He didn’t pass out because he had so much marijuana in his blood he was immune to the anaesthetic. “They had to give him like ten times the normal dose,” according to Macdonald.


Marley’s belief that he had to spread the message of Rastafari and peace throughout the world gave him almost supernatural powers. At his last performance in Pittsburgh, Pennsylvania, in September 1980, eight months before his death, he was in the final stages of the malignant melanoma that had started in his right big toe, the result of a bad tackle in football.


The sound check lasted for hours, Judy Mowatt, one of the I-Threes, recalls, and consisted of one song, I’m Hurting Inside. His body weak, the cancer already in his brain and throughout his entire body, he performed 18 songs, and returned for two encores. Although he had been diagnosed three years earlier, and had part of the toe removed, he had refused to amputate it because it would have meant not being able to dance onstage or play football.


In the end, he lost his dreadlocks, his identity. Chemotherapy made them fall out. He is seen in rare video footage looking frail and weak, his bald head covered in a tam, bundled up against the freezing cold of Bavaria, where he went to a holistic clinic in a last-ditch bid.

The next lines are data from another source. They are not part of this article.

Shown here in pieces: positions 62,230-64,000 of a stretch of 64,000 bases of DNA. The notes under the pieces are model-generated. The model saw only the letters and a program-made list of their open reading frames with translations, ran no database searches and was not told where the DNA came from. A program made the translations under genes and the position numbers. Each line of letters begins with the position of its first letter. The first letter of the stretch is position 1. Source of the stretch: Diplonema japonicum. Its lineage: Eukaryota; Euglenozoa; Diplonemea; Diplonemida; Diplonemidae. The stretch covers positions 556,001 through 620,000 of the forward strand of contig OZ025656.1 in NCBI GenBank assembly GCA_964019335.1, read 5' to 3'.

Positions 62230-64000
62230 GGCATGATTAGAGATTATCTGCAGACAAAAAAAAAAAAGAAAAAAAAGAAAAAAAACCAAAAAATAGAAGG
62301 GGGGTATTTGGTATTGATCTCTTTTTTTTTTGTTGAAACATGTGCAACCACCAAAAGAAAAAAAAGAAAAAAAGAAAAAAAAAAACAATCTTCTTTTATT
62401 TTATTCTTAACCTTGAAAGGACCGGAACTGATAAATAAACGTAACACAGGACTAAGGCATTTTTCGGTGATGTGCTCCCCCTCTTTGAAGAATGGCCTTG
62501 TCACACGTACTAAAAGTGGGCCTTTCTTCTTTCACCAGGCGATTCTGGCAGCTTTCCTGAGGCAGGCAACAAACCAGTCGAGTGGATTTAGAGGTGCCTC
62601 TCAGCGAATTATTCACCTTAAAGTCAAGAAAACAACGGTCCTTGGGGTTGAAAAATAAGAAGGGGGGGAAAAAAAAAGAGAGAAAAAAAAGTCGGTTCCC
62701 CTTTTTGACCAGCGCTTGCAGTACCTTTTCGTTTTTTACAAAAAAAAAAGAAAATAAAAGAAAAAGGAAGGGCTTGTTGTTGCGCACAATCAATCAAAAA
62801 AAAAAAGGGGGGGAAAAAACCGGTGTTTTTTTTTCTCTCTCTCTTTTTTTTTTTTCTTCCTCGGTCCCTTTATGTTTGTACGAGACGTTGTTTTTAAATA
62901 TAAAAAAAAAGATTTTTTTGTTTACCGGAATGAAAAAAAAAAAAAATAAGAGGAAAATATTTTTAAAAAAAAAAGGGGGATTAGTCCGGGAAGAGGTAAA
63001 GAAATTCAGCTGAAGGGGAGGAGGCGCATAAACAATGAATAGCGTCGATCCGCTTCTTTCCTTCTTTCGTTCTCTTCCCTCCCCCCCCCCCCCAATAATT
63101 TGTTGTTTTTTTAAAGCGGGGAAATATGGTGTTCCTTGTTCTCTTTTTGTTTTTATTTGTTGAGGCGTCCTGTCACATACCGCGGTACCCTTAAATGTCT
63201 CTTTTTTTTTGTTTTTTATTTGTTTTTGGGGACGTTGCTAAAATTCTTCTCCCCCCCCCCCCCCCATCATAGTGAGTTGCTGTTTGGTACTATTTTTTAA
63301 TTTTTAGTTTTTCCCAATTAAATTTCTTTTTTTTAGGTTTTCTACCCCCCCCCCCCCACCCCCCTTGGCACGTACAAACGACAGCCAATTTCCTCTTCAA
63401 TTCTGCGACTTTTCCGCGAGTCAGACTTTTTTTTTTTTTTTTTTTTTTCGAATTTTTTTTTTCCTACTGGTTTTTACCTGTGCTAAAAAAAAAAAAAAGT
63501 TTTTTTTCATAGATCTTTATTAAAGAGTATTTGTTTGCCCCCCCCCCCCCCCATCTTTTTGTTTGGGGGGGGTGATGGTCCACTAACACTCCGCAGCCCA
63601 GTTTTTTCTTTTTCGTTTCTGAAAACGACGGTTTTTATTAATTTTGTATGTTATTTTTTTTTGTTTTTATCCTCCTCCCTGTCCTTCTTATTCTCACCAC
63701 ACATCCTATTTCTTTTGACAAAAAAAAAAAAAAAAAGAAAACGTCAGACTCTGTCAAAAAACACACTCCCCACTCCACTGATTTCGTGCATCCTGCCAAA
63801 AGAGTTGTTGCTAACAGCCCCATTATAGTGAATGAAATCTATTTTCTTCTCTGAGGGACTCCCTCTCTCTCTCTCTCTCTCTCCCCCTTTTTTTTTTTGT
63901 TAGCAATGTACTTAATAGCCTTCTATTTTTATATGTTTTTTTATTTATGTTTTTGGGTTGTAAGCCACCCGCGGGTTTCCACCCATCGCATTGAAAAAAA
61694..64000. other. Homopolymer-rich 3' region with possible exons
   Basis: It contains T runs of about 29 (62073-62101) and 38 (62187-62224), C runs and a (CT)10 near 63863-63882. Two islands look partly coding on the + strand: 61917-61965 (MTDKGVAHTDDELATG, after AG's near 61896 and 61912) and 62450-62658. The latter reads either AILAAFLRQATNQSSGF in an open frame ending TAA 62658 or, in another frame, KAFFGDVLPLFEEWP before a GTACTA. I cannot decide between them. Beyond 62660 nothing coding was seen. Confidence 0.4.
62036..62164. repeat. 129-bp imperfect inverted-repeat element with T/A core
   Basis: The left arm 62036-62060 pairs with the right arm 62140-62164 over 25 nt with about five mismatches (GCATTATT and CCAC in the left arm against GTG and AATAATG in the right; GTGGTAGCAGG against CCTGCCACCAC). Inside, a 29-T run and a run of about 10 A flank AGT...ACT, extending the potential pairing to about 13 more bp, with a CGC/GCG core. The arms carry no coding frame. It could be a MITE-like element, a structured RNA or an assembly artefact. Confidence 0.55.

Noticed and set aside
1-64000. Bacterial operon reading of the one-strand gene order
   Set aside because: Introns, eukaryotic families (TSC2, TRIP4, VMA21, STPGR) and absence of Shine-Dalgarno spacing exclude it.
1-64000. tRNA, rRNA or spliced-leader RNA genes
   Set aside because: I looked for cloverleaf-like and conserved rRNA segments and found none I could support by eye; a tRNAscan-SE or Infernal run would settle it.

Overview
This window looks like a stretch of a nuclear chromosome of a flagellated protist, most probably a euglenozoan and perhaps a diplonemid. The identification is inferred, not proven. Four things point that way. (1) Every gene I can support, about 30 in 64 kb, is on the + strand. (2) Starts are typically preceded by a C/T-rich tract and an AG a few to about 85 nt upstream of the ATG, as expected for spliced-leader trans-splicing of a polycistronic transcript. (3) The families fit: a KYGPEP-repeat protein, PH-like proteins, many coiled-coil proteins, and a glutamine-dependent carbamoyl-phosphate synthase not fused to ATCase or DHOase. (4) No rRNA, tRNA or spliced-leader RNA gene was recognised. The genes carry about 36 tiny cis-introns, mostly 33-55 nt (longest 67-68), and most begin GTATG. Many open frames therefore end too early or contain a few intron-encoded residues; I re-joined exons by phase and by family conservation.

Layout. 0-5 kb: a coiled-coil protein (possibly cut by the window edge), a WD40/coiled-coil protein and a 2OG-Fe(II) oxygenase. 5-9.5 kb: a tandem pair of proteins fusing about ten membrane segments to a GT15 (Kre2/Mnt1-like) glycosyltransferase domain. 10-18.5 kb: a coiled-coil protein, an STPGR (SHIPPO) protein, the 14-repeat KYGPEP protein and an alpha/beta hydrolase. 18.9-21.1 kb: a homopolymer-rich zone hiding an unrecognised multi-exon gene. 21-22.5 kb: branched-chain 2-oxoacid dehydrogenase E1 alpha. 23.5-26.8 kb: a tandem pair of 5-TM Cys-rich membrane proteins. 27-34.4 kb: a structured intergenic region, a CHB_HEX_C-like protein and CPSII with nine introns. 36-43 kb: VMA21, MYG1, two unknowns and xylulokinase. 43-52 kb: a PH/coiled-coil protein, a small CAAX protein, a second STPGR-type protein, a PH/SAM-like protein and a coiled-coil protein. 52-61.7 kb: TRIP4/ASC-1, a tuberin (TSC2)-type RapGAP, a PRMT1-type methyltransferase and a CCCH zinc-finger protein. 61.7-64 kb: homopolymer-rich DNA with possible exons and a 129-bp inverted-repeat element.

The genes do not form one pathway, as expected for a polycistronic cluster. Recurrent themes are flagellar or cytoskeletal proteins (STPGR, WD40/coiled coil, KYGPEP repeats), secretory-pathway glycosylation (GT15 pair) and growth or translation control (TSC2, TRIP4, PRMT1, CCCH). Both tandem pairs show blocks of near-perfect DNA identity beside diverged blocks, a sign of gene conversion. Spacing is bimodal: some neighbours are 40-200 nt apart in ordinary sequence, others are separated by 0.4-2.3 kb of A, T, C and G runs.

“I would have told him to come home to Nine Mile and eat some roast fish and callaloo and enjoy his last few months on earth,” says Cindy Breakspeare. Instead, he died in a hospital in Miami. His body was flown home to Jamaica. On the day of his funeral, thousands of Jamaicans lined the route of his funeral procession from the National Arena in Kingston to Nine Mile, where his body was laid to rest.


“It is very emotional,” said his son, Ziggy. “This is the most personal Bob film any one will ever see. You will cry and smile.” —Marley: The Definitive Story had its world premiere in Jamaica last week, on April 19, where Jamaicans saw it free of charge in Emancipation Park, New Kingston.



It was released internationally the following day, April 20, when marijuana users in Canada and US celebrate the plant and rally for its legalisation. (4.20 is a phrase coined by a group of US high school students who used to smoke marijuana after school at 4.20 pm.) Marley: The Definitive Story is now showing at Caribbean Cinemas in Trincity Mall